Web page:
Not Our Usual Fare -- Alfaia Drums from Brazil
What is an Alfaia?
Alfaias are bass drums from Pernambuco, a State on the Northeast of Brazil, where they are used in maracatu, mangue, and related music forms.
Well-known regional artists such as Chico Science & Nacão Zumbi and Mestre Ambrosio use them in their performances and recordings. They are also known as surdos de cordas (rope surdos), and are included in the class of bass drums called bombos, which includes surdo drums and zabumbas as well. The largest alfaias are called alfaia marcacao up to 20".
Medium-sized drums are called alfaia "de vira" up to 16" and 18". These drums are similar to surdos and may be an ancestor of their popular urban cousins. The first feature one notices that sets them apart from surdos is the rope tuning. The two cow leather - or goat hide heads are clamped to the wooden body with thick wooden hoops. The hoops are threaded with rope which is used for tensioning the heads.
Alfaias are played with distinctly-shaped fat wooden drumsticks; sometimes the stick in the dominant hand is a little larger than the one used in the weak hand. Their construction is similar to 19th Century US and European military drums, bombos, and other Latin American wooden bass drums.
They often have a rustic, natural look, but I also have seen them in many brilliant colors. Alfaias are very famous in Brazil and it getting popular around the world. We have made instruments that have been sold not only to maracatu groups but also to musicians in Europe, Americas and Asia.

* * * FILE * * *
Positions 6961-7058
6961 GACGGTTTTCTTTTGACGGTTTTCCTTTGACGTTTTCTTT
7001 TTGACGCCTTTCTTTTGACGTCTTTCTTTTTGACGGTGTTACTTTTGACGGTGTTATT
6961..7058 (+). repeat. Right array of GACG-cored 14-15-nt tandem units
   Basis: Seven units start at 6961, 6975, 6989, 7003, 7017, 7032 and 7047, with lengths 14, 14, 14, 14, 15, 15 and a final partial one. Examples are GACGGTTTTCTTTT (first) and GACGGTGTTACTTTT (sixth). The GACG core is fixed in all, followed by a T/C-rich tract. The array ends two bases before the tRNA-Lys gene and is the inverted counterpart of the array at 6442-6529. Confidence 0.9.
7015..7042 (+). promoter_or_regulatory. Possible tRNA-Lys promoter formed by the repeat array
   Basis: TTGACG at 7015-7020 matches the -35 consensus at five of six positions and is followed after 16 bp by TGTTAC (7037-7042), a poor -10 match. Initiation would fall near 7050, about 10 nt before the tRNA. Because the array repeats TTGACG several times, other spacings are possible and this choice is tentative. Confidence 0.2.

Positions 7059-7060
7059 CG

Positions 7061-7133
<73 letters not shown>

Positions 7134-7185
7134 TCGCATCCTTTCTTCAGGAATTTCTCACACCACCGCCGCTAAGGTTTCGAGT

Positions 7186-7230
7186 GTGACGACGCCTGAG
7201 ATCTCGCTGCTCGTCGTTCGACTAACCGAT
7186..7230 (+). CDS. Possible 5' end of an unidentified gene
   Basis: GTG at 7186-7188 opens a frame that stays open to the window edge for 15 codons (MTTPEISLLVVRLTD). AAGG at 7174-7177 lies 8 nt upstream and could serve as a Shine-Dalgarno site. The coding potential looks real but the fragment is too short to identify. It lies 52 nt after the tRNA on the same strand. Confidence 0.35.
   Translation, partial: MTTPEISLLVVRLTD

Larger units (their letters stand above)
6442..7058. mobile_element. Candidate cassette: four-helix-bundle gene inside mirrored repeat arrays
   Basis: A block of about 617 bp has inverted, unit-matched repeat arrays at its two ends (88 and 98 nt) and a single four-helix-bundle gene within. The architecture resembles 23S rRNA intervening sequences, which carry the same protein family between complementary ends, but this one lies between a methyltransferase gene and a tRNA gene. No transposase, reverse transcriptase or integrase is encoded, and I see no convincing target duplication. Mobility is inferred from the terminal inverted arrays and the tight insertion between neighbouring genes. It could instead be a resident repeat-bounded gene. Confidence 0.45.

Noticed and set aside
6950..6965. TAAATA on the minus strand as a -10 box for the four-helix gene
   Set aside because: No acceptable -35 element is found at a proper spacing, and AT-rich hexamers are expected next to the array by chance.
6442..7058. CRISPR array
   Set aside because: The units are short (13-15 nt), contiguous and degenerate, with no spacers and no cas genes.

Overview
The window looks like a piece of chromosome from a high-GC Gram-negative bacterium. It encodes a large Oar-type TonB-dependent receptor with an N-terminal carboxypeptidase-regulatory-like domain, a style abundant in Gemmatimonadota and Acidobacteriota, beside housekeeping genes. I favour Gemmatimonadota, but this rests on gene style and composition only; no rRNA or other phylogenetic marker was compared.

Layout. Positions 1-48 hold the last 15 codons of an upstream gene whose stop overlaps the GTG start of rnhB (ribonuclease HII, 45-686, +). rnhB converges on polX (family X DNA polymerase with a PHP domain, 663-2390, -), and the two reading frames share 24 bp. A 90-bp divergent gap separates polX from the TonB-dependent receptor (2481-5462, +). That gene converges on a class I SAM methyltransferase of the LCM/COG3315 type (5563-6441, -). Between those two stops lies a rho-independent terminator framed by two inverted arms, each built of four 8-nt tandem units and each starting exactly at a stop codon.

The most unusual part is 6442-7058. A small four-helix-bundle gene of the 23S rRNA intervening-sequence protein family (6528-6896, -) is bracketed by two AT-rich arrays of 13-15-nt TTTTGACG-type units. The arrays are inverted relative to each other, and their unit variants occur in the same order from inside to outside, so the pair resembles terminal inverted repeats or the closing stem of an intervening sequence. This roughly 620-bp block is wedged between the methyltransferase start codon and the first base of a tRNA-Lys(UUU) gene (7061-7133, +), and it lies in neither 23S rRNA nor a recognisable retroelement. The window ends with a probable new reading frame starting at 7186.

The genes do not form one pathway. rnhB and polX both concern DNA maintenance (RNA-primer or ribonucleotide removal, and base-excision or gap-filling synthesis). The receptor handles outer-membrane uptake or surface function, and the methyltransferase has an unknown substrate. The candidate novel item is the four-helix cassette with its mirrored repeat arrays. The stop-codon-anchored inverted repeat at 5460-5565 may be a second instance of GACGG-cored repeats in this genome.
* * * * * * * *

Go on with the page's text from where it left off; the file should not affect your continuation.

Alfaia Construction Alfaias are made of wood with leather heads. The heads are held in place with wooden rings called counter hoops. This is the same basic construction as the bass drum in drum kits. The rings are tensioned against the drum shell by ropes. The shell itself is of wood.
The two cow- or goathide heads are clamped to the wooden body with thick wooden hoops threaded with rope which is used for tensioning the heads. Alfaias are played with distinctly-shaped fat wooden drumsticks.
They are usually between 16", 18” and 20" in diameter. Playing an Alfaia Traditionally strapped over the shoulder, alfaias are played with a distinctive technique. Because it is worn opposite the players dominant hand, the drum is in an awkward position for the weak hand. Players hold the weak-hand drumstick inverted to get the proper attack on the head. In some mangue bands, such as Nacão Zumbi, the alfaia-players wear the drums strapped around the waist, much like surdos in Bahia.
Alfaia 18" marquetry technique protected by clear varnish finish and baquetas (drumsticks), hand made by Mestre Ruy Pessoa. Drums come in Imbuya and Marfim wood made using marquetry technique (Gustavo Pessoa 415-375-1699 San Francisco, California) See eBay #230224548342.
Their website is under development at http://www.oficinadobarulho.com/. These drums are available in Brazil and just starting to become available outside of Brazil.